The over-arching theme of the Mike MacIntyre era in San Jose has been development of a program from the ground up. In the 2010 season, he took a largely underclass team to distant body bag games (Bama and Wisconsin) and got the snot beaten out of them for the money. Last year, he took a relatively more experienced team on the road to some less intimidating locales (UCLA, Colorado State, BYU) and managed to be competitive, even pulling off a road OOC win at Fort Collins against the Rams.
It is this season, against the relatively watered-down WAC, where expectations are beginning to crest, and where MacIntyre’s Spartans now must start making their mark. SJSU has been listed by most prognisticators as either the #2 or #3 team in the WAC (behind almost-unanimous WAC favorite LaTech and even with Utah State), and this is the year where SJSU can springboard itself back into relevance as they play their final season in the WAC in preparation for the move up to the MWC.
The OOC schedule is again relatively benign (road games at Stanford, SDSU and Navy; home games against UC-Davis, Colorado State, and Brigham Young), and the WAC schedule lines up well for the Spartans in that their presumptive toughest competition in the WAC this year (Utah State and LaTech) both visit San Jose. In fact, the LaTech game is the last game of the season for both teams, and will be the final regular season game in the WAC’s storied 50-year football history. The table is set for the Spartans – now it’s just a matter of whether or not they pick up the knife and fork.
The receiving corps. Senior TE Ryan Otten is in the top-5 of TE’s in all of NCAA football, and the primary WR duo of Junior Noel Grigsby and Sophomore Jabari Carr are both helping to re-establish that area of traditional strength for SJSU.
Linebackers. Juniors Vince Buhagiar and Keith Smith are both on most preseason all-WAC lists, and they provide consistency to what has traditionally been a porous SJSU run defense.
Intangibles. In past years, SJSU’s been one of the most penalized teams in the nation. With the arrival of Mike MacIntyre, the focus on discipline and smart play has revealed itself in a team that has brought itself from #70 nationally in penalties in 2008, to #3 just this past season.
Offensive line. The Spartans return senior Dan Quessenberry as the critical left tackle, and he will be anchoring an O-line that has been a frequent source of problems for the Spartans. Simply put, SJSU’s been having trouble the last few years in establishing a dependable ground game, and that has forced the Spartans into a pass-happy attack that puts up a lot of points (when things go well) or gives up the ball a lot (when things go poorly). Joining Quessenberry will be Junior center Reuben Hasani and a cast of several others rotating in and out; the camp is still trying to sort out the wheat from the chaff.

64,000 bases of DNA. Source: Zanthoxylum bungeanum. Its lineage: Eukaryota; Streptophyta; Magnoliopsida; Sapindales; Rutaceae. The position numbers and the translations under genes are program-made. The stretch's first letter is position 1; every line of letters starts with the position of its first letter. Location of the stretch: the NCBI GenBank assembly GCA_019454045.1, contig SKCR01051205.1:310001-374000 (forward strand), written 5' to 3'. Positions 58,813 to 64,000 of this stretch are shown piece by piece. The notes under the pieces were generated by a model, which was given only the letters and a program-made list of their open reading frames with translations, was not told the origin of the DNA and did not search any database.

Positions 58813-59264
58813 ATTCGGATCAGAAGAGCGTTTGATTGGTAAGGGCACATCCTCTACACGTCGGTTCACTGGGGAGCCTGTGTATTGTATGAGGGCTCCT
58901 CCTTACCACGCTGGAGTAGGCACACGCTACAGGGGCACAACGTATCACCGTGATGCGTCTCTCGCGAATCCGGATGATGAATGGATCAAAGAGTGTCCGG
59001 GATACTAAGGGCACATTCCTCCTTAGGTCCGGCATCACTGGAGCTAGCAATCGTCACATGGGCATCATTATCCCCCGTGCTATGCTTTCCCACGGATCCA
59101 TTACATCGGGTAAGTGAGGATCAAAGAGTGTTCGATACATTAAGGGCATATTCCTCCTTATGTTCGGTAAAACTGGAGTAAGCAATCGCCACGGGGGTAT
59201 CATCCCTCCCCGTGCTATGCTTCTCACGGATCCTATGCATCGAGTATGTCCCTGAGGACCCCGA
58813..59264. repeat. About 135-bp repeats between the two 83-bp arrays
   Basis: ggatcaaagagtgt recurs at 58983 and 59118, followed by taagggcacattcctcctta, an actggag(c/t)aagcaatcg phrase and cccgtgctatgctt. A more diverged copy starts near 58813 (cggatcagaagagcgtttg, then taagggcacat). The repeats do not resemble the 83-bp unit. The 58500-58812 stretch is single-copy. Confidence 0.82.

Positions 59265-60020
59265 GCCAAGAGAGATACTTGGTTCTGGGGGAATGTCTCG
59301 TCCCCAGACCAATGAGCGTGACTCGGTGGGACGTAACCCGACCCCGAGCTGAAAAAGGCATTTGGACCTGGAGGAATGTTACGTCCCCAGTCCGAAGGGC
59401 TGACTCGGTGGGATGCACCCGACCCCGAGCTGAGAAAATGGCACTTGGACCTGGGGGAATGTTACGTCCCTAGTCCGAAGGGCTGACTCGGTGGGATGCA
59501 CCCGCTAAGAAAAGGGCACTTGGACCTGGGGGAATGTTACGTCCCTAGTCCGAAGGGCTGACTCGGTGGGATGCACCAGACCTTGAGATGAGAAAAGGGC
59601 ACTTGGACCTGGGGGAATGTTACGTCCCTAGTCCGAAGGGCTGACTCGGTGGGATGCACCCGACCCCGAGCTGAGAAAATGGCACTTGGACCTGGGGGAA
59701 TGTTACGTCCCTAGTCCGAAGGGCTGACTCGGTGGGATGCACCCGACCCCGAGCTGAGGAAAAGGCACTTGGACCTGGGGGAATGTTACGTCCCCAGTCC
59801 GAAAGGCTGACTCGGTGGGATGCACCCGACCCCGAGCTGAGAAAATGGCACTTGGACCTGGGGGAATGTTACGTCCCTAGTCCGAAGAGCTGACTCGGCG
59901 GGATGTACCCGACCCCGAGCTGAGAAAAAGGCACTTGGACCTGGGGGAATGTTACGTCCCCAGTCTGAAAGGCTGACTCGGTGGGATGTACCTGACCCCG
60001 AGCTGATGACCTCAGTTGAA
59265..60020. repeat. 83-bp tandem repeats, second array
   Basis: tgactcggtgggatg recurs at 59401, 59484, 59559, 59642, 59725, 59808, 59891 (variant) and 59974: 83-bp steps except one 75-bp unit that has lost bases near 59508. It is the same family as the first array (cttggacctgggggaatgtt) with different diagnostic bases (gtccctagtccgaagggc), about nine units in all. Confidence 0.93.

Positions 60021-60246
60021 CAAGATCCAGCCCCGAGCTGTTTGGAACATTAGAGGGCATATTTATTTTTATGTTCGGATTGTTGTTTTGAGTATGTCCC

Kicking. This years-long bête noire of SJSU Football is back once again, rearing its ugly head. Last year, then-Junior Harrison Waid handled both the punting and placekicking, before surrendering the PK duties to now-departed Senior Jens Alvernik. Once again, Waid is filling both slots, and this will continue unless Freshman Austin Lopez begins to show some better leg and accuracy.
How will the defensive backfield do after the departure of Duke Ihenacho? There’s plenty of leadership and experience in that unit, with Ronnie Yell and James Orth returning, but that’s only one safety and one cornerback.
Who will emerge as the starting quarterback? Last year’s #2, Dasmen Stewart, struggled mightily in his two starts against UCLA and UNR, ultimately being replaced for good by Matt Faulkner. With Faulkner gone, the current scuttlebutt is that JuCo transfer David Fales will take the top slot. Stewart’s athleticism is interesting to look at, but his arm strength and decision-making are both lacking in comparison to Fales. Regrettably, Fales has struggled a bit in scrimmages in comparison to some of the other younger players (Soph Blake Jurich and Frosh Joseph Gray), so the starting QB is not set as of this writing, and it’s ten days before kickoff up at Stanford.
Edit: As of today, per the San Jose Mercury News, the starting QB will be David Fales.
Is DeLeon Eskridge the truth? Eskridge, a transfer from Minnesota, has sat out his one-year wait, and is now fully on the field rocking the blue-and-gold, and by all reports is doing quite well in camp. But whether or not that translates to the field is the question. Last year, when Brandon Rutley went down, SJSU reached into its defensive corps and selected cornerback Tyler Ervin to sub in. Ervin is listed once again as a CB on this year’s depth roster, but he may be called again if there are issues with Eskridge.
OVERALL: If San Jose State was going to make some noise, this is the year, and this is the time. The fan base has been understanding and patient with Coach MacIntyre, understanding what his approach has been. Last year, SJSU started winning some close games that they would be losing in previous years. Unfortunately, they also lost two games they should have won, having coughed up late fourth-quarter leads twice (against Utah State and Idaho). The time has come, now, for the Spartans to take the next step up, and that means finishing teams off when they get up late. The league schedule is quite favorable for the Spartans, with road games at UTSA, NMSU and Idaho, and the "big" games at home against Utah State and LaTech.
This is the springboard year for MacIntyre and the Spartans. Hopefully they won’t go into the MWC with a belly flop.
FEARLESS PREDICTION: 9-3/5-1, and a WAC Championship at last.